…Actually, it is naïve to believe that Iran is some kind of Islamic superpower able to project itself worldwide. If Iran’s capabilities were as described by Warrick and Pletka it would be a good reason to be hesitant about going to war. Warrick clearly wants to promote and not spoil the more favorable narrative that Tehran threatens all of us. In reality, Iran is far behind Israeli and US military capabilities in every significant area and its sponsorship of terrorism is far from proven. Washington’s right to have a massive military and naval presence in the Middle East is unquestioned by the Post as is Israel’s right to attack Iran preemptively. But defensive measures by Iran in the face of five years of increasingly specific threats from Washington and Tel Aviv are somehow sinister.

I’d only add that Congress and the Oily Bomber, have just upped the ante on Iran… Obama’s New Sanctions Target Banks that Help Iran

President Barack Obama announces new U.S. sanctions against foreign banks that help Iran sell its oil.

*gah*

Pennsylvania’s Voter ID law

Voter ID laws? “We call those poll taxes.” (photo: USDAgov / flickr)

What is going on with PAs voter ID law? What is the real purpose of the law? Is voter fraud really a legitimate concern?

Going through the comments on the Inky’s website (The Philadelphia Inquirer puts comment sections after most articles, the section after the Letters to the Editor is, in particular, a very popular place for on-line political comments even though all the comments are usually deleted the next day) I saw a somewhat persuasive defense of Pennsylvania’s Voter ID law. The commenter, clearly acting in a similar position to the one that your humble writer holds (I act as the Minority Inspector of Elections for my polling place) declared that, as an election official, his job was to ask voters for their name, look up that name in the book printed up by election officials, the would-be voter signed underneath the name and then voted. The commenters complaint was that it was impossible to verify that the person then voting was really and truly the person that he or she claimed to be, especially as the book often used signatures that were entered in a long time ago and, to a non-handwriting expert, it appears as though a different person is signing in.

To this, all I can say is that on my second ship in the Navy, my job as Personnelman was ordinarily to work with enlisted sailors, but one day a Yeoman asked me to take a document up to the ship’s Executive Officer (Known as the XO, second in command after the CO, the Captain) have him sign it and then bring the document back to the ship’s Admin Office. The XO was clearly having a bad day as he complained that he had to sign off on documents all the time and he simply had to trust the people who were asking him to sign as he couldn’t actually go to inspect the machinery he was certifying was in good working order, couldn’t question the Petty Officer who was assuring him that she was following protocol and couldn’t personally assure himself that the officers who served below him had really run through all of the proper checklists and had really exhausted all avenues before resorting to what they were now asking him to certify was the correct procedure. I stood straight, listened sympathetically, said “Yes, sir,” and took the now-signed document back to the Admin Office. Even on a medium-size ship of just 400 sailors, it was often necessary for the people in charge to simply take their people’s word for it that they were following the correct procedures and that the weapons or the machinery they were assuring their senior people was in good working order was indeed in good working order.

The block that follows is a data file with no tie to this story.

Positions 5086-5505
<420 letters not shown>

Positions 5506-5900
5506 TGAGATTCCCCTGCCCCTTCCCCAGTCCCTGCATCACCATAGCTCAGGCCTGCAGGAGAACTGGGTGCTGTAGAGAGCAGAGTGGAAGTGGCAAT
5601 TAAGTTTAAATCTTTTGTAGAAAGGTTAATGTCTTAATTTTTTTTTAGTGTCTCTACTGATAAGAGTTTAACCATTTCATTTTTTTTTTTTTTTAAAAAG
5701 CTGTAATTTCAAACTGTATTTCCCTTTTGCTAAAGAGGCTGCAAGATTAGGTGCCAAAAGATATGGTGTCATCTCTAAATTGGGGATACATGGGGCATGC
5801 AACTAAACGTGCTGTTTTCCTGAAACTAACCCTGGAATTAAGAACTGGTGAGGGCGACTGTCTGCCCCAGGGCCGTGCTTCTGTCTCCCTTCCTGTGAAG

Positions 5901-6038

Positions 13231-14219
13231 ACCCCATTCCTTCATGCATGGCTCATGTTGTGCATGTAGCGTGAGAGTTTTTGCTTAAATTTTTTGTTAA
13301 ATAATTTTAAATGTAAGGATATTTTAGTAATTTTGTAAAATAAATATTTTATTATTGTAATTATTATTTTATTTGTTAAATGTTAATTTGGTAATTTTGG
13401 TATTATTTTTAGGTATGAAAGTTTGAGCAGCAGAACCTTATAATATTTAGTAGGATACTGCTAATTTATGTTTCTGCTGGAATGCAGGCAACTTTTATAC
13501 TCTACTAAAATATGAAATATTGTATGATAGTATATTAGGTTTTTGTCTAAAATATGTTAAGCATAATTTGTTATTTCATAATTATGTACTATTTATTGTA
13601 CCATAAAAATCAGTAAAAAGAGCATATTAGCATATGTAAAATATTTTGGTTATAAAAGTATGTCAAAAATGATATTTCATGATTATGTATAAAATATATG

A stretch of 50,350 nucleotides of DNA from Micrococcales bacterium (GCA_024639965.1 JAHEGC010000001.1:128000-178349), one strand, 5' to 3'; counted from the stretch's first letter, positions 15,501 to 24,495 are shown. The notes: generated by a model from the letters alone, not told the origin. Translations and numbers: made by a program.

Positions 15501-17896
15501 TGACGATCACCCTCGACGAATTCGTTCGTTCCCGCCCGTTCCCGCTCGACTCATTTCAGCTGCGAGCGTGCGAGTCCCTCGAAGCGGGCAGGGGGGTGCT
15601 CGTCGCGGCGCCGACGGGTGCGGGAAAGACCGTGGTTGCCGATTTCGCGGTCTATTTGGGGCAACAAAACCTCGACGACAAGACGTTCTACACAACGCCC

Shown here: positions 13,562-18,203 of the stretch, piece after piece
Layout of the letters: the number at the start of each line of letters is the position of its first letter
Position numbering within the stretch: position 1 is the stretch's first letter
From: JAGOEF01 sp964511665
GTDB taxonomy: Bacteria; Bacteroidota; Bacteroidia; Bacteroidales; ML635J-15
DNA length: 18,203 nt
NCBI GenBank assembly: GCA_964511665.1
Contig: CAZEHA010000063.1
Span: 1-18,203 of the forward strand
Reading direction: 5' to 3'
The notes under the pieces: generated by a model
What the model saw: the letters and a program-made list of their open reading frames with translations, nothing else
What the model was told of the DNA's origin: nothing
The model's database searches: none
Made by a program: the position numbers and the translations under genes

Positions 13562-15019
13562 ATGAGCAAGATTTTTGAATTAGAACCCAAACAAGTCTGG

Are there exceptions? Are there sailors who lie and who say they’ve inspected something when they actually haven’t? Yes, there are a few such isolated, very infrequent cases here and there. Generally, by and large, the system works and American ships make it safely to and from their destinations and they perform their missions correctly all the time. In terms of voter fraud, are there cases of voters pretending to be someone they’re not? Yes, but those such cases constitute fewer than 100 for the entire country, for the entire past decade. Voter fraud, someone who pretends to be someone they are not for the purposes of submitting an improper ballot, is a more-or-less nonexistent problem. How do we know this? Well, the G.W. Bush Administration opened up an investigation back in 2002 and concluded after five years that the problem of voter fraud was more-or-less nonexistent. Please keep in mind that during those years, Republicans controlled the Presidency, the House and the Senate, so there was little or no Democratic interference to complain of.

The Montgomery County Community College hosted an information session on the voter ID law on Thursday the 26th of July. The line of questioners went out the door. The piece reporting on that session goes over all of the ID cards currently known to be valid for voting with. The Intelligencer tells of a number of cases where voters were able to obtain valid voter IDs, but as their first case tells it, she had to jump through a number of legal hoops to do so as: [cont’d.] (more…)

A Kernel of Wheat

This is a true account of two farming community events during the Great Depression as told by Letty Owings, age 87

Joe Jones: Men and Wheat (mural study, Seneca, Kansas Post Office), 1939
Joe Jones: Men and Wheat (mural study, Seneca, Kansas Post Office), 1939 By americanartmuseum